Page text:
Stevenson converted an organization in 1989 that is now called the Equal Justice Initiative (EJI.) It works for people on death row and has already secured either a release, a milder sentence or a revised verdict for 140 people who had been wrongly sentenced to death.
The EJI funded the construction of a large memorial right in the heart of the Deep South, in Montgomery, Alabama, dedicated to the memory of enslaved Black people. Last year a film was published about the 60-year-old lawyer. For its title, the flick borrowed Stevenson’s own memoir’s fitting name: Just Mercy.
Nasrin Sotoudeh (Iran)
Ales Bialiatski, Lottie Cunningham Wren and Bryan Stevenson will all be celebrated for their achievements this Thursday; they’ll give a host of press interviews and perhaps raise a glass in celebration come the evening. But the fourth prize winner, arguably the bravest of them all, might very well not even hear that she’s won the Right Livelihood Award.
Nasrin Sotoudeh is a political prisoner in the notorious Evin Prison in Tehran. After two months on hunger strike, she was recently reported to weigh just 47 kilos (103 pounds).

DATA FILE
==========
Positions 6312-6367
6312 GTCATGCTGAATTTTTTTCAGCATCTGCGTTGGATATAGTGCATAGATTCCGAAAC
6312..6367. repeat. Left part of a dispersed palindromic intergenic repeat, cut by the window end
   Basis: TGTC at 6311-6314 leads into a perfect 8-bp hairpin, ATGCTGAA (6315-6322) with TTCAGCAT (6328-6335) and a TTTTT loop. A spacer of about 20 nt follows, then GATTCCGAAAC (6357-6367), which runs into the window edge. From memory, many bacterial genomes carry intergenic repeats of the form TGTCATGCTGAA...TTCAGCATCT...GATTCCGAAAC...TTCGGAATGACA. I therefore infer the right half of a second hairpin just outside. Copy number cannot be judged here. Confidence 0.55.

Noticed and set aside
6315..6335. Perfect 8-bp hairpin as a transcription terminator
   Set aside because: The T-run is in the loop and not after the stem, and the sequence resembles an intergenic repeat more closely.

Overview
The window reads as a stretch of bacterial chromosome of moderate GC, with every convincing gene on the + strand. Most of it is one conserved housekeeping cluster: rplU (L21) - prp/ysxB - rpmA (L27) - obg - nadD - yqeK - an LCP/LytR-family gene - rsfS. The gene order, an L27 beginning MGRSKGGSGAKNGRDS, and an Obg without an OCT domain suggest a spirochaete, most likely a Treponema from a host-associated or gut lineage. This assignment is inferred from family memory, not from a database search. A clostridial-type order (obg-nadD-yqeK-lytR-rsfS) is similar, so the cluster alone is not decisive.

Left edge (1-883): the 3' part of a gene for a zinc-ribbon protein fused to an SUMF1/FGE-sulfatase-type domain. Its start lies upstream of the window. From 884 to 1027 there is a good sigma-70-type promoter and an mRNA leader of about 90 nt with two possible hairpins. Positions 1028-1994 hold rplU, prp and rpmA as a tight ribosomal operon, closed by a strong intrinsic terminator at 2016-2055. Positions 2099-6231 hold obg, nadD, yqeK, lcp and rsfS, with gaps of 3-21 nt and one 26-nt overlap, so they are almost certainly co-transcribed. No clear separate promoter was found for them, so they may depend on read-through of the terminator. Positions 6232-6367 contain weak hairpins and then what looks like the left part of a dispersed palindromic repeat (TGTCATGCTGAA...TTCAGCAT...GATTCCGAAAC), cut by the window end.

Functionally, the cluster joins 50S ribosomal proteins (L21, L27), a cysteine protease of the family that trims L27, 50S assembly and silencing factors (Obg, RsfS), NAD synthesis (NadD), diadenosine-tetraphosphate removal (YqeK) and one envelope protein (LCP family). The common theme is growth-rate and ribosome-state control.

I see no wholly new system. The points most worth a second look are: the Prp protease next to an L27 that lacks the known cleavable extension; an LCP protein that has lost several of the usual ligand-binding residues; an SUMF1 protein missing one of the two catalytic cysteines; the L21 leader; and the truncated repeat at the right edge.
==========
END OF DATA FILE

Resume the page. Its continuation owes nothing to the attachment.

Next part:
Sotoudeh’s story is a case study of the dangers of standing up for human rights in Iran. Despite passing her exams in 1995, she had to wait eight more years to receive permission to operate as a human rights lawyer — she had come into the regime’s crosshairs for her work at pro-reform newspapers. In 2006 she joined Iran’s women’s movement for the “1 Million Signatures” campaign to change discriminatory laws.
Three years later, Nobel laureate Shirin Ebadi sought out Sotoudeh for representation after her assets had been seized following the 2009 elections. The lawyer also represented a host of less prominent clients facing detention or prosecution after the quashed “Green Revolution,” which followed the contested polls.